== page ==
"He who has stopped to calculate what liberty will cost has renounced liberty in his heart." "If there be upon earth anything truly great, it is the resolute firmness of a people who march on, under the eye of God, to the conquest of those rights which they hold from Him, without flagging for a moment. . . ."
These words came from the pen of Hughes Félicité Robert de Lamennais, a man of strong opinions which he completely changed several times in his life. As a young man Lamennais joined the left in the French Revolution. In 1804 he renounced revolution and became a priest, urging unity of religion and state. A few years more brought him to demand separation of church and state. In later life, after the church had humiliated him, he became an embittered deist.
During his years as a priest, Lamennais was an Ultramontanist, a strong adherent of the pope's prerogatives and infallibility. Since religion in one form or another is the driving principle of society, society cannot ignore what people believe, taught Lamennais during this phase of his thinking. Therefore atheists, deists and heretics must be crushed. Within a dozen years he had moved to advocating complete separation of church and state. Priests should not accept state pay. The church should instead identify itself with the movement of political liberalism and allow everyone the right to do anything he or she liked as long as it was not opposed to right itself. Such ideas fostered the Catholic Liberal and Christian Socialist movements.
The bishops of France turned on Lamennais and his magazine, L'Avenir. Lamennais appealed to the pope and left him a statement of his belief. Gregory XVI felt Lamennais had gone too far. He rebuked his work on four grounds: that it dealt publicly with delicate issues which should be handled higher in the church hierarchy; that his theories would foment revolt; that many of his views were contrary to church doctrine; and that there could not be collaboration between the church and all who worked for liberty.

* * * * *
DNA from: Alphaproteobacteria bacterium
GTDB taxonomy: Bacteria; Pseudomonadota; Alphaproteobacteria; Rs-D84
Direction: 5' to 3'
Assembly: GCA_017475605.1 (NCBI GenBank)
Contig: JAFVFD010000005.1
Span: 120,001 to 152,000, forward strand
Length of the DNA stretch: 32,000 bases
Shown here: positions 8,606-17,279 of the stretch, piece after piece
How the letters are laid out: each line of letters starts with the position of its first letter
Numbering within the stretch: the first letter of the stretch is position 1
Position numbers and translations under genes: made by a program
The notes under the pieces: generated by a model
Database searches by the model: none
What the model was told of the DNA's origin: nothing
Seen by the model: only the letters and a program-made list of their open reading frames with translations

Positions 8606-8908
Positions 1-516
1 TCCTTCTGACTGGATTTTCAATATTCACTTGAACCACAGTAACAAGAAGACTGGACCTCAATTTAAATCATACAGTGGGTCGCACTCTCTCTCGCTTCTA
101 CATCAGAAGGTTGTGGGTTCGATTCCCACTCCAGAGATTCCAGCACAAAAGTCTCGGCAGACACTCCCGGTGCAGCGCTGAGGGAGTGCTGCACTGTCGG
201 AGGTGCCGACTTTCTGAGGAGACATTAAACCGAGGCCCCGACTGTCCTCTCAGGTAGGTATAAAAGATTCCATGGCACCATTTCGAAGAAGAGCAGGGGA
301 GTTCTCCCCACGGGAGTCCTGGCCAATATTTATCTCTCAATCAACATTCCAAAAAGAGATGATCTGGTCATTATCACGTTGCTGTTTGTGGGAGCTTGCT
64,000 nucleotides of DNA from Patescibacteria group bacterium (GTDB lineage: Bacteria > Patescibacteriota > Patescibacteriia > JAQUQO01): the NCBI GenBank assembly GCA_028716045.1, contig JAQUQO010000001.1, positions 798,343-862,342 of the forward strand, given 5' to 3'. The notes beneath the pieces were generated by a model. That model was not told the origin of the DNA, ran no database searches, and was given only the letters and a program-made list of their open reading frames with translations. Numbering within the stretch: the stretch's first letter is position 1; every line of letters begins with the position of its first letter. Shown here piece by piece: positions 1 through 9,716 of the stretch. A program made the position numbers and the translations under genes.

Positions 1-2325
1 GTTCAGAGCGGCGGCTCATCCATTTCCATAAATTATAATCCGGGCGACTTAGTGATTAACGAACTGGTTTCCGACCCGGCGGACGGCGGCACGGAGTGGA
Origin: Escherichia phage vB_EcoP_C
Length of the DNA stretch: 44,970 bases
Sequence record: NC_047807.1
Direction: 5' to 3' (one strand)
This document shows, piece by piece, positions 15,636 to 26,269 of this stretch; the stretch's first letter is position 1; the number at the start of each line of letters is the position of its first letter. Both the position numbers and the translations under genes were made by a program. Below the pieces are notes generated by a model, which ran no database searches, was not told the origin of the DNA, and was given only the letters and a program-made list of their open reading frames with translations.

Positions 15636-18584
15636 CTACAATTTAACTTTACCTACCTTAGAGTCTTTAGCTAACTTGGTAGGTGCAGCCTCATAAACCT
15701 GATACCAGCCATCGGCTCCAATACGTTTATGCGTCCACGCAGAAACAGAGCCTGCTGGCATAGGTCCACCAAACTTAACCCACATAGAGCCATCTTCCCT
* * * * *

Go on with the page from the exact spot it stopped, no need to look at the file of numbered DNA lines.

Lamennais accepted Gregory's decision with good grace, drafting his own submission on this date, September 10, 1832. However, overzealous bishops forced him to repeat his submission four times more. This was too much for the sensitive priest. He broke with the church and abandoned his priestly vocation. From now on he fought his battles independently. By his death he had mixed pantheistic and naturalistic ideas with what remained of his faith. Christ, the essence of Christianity, fell aside.
Lamennais' importance lies in the fact he forced Catholics to move toward Democracy, created a new apologetic, and turned French Catholicism away from Gallicanism. He had great influence on the Church in France and, one might suspect, on modern Liberation Theology. Through him sociological ideas entered religious thinking. He was a founder of the Second French Republic.
- Degert, Antoine. "Lamennais, Félicité Robert D."The Catholic Encyclopedia. New York: Robert Appleton, 1914.
- Gibson, Ashbourne William. The Abbé de Lamennais and the Liberal Catholic Movement in France. London, New York, and Bombay: Longmans, Green and co., 1896.
- Harispe, Pierre. Lamennais; Drame de sa vie sacerdotale. Paris: Editions de L'Abeille D'or, 1924.
- "Lamennais, Félicité Robert D." The Oxford Dictionary of the Christian Church. Edited by F. L. Cross and E. A. Livingstone. Oxford, 1997.
- Runes, Dagobert D. A Treasury of Philosophy. New York: Philosophical Library, 1945.
Last updated April, 2007.